The story takes place in London sometime between 1830 – 1865, and it combines elements of different parts of the city. It portrays a suffering and poor English society with classic and gothic elements as well. Atwood shared in an interview for USA Todaythat her main inspiration for creating the costumes for this musical was the music itself. She said, “It’s the starting point of all of it. It’s a moody piece, so I wanted a lot of texture in the costumes. I wanted you to be able to feel them on screen.” One of the main plots in the story is the class struggle that both Sweeney and Mrs. Lovett face in their lives due to power abuse. Costumes are an excellent means of exposing the difference in social classes, where people had to either wear worn out and recycled clothes or have a shiny cravat and top hat if they were wealthy. The main silhouette of the period is absolutely accurate, we see bustles, chemise, and corsets in the ladies clothing, and frock coats, vests, trousers, top hats, and cravats for men. Every single detail in the costumes works within the period and status of each character, creating another magnificent work of art by the outstanding Colleen Atwood.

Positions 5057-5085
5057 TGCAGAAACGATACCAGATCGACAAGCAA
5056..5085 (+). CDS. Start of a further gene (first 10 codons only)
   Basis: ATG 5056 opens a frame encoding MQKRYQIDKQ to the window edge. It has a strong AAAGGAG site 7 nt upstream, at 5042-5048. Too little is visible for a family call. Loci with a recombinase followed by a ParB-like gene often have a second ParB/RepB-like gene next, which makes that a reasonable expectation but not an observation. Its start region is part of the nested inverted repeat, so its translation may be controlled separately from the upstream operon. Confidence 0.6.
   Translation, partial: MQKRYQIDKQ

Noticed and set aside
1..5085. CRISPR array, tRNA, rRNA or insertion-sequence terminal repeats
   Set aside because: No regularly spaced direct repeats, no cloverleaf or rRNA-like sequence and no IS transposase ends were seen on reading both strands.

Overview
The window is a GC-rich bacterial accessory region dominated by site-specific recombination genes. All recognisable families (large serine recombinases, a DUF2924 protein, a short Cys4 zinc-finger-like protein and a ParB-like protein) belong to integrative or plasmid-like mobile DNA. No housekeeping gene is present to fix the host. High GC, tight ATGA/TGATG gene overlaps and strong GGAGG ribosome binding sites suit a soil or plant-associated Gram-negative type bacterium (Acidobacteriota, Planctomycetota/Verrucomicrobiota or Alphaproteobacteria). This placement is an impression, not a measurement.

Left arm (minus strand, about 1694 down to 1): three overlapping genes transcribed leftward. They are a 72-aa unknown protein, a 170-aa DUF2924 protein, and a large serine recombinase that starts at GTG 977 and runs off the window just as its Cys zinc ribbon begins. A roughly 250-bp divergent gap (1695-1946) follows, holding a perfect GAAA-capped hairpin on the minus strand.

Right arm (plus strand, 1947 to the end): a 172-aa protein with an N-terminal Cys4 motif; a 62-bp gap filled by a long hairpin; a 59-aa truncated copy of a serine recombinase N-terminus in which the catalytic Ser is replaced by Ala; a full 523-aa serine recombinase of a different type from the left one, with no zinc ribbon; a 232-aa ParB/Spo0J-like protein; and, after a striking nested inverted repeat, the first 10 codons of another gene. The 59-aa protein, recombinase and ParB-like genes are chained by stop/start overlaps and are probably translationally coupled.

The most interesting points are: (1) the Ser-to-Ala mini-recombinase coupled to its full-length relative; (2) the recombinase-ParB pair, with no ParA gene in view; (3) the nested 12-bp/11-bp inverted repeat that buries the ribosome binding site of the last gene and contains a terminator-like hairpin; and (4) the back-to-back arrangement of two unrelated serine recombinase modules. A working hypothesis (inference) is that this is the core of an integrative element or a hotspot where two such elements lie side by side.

“He (Tim Burton) is a director that appreciates the texture and nuances of costume. That’s a real treat for a costume designer to work with” – Colleen Atwood
The main character, Sweeney Todd, depicts an obsessed madman who has been through a terrifying time in prison and is hardened to life. His costumes are rather simple since he is not aware of what he is wearing and really does not care at all. “He enters the world with a shell on, like an insect shell. His jacket has a sheen” Atwood said. Todd is re-entering a world he had left behind, so, his costumes express this new person he has become in order to seek revenge and clearly not be recognized; he is not Benjamin Barker anymore. He is introduced as if he were a walking corpse who has come back to London to fulfill only one duty, murder Judge Turpin.